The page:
All of which of course brings us to the man everyone cares most about, Joe Nathan.
Joe Nathan, the man Gardenhire fights like mad to protect. The one who is seldom allowed to pitch for more than one inning at a time, or in non-save situations. Gardenhire insistence on NOT using Nathan in anything other than a three out save situation is a large reason for the other pitchers overuse. Every time Gardenhire insists on warming up his setup man de jour, he forces that pitcher to expend valuable effort, regardless of whether he comes in. Pitching a third of an inning in a firemans role to simply get a game to Nathan forces that pitcher hurry his warmup and come in perhaps colder than desired. This is something that was common place for the Rincon's, Romero's, Crain's, Neshek's, and Guerrier's of the bullpen world. Whereas Nathan would generally have the luxury of being able to warm up at his own pace while watching the Twins bat prior to his upcoming save situation.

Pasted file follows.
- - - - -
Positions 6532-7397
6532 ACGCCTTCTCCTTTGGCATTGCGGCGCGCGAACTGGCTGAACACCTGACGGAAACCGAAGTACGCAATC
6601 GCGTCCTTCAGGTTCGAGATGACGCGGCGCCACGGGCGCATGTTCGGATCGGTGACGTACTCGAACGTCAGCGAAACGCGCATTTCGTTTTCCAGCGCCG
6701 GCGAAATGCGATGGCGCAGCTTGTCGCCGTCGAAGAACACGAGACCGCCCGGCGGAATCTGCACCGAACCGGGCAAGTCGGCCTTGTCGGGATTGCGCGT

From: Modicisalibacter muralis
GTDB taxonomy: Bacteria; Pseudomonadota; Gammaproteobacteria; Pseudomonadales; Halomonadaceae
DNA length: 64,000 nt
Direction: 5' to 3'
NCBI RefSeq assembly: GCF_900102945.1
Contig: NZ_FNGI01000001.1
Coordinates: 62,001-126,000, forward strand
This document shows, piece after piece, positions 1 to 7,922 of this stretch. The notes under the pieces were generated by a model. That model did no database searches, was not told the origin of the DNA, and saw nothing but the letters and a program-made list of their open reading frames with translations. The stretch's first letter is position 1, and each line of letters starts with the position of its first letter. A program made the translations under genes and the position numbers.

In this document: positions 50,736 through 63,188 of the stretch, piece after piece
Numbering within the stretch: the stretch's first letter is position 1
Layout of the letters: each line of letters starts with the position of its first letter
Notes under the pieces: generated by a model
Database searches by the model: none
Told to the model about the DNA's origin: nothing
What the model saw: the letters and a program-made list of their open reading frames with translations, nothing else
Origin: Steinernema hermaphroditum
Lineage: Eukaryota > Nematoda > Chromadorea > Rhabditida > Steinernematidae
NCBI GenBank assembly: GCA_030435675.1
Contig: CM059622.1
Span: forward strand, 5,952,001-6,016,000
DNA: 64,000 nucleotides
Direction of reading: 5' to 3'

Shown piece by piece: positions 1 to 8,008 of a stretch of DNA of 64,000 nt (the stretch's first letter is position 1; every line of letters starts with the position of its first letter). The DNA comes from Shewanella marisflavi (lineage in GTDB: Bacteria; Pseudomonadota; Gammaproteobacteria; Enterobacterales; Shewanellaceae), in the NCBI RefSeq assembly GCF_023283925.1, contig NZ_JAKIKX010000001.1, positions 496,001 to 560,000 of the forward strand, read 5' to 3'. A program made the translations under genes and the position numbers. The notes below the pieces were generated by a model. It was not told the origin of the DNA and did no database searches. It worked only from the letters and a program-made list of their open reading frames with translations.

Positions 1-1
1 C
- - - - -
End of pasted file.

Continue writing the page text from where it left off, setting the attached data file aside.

But last year wasn't quite normal. The Twins for the first time in a long time didn't have a prototypical setup man. Guerrier did his best to fill the role, and did so as well as his limited talents would allow. Indeed, he did so superbly. But the lack of depth in the bullpen often meant that Gardenhire was forced to use Guerrier and Nathan more extensively than perhaps he would've otherwise.
Remember earlier in this piece when I mentioned that Joe Nathan had only twice pitched in 70 games in a season? Well, would anyone care to venture a guess as to how many he pitched last year? If you answered 70, you were either cheating or have a freakishly good memory. Either way I applaud you. Now, who remembers Nathan's mammoth 53 pitch effort on August 21st against the Royals? In that game he threw 24 more pitches than he had in any other game of the year. Indeed, the only other time in Nathan's Twins career where he threw 40 or more pitches was on September 3rd of 2008 at Toronto.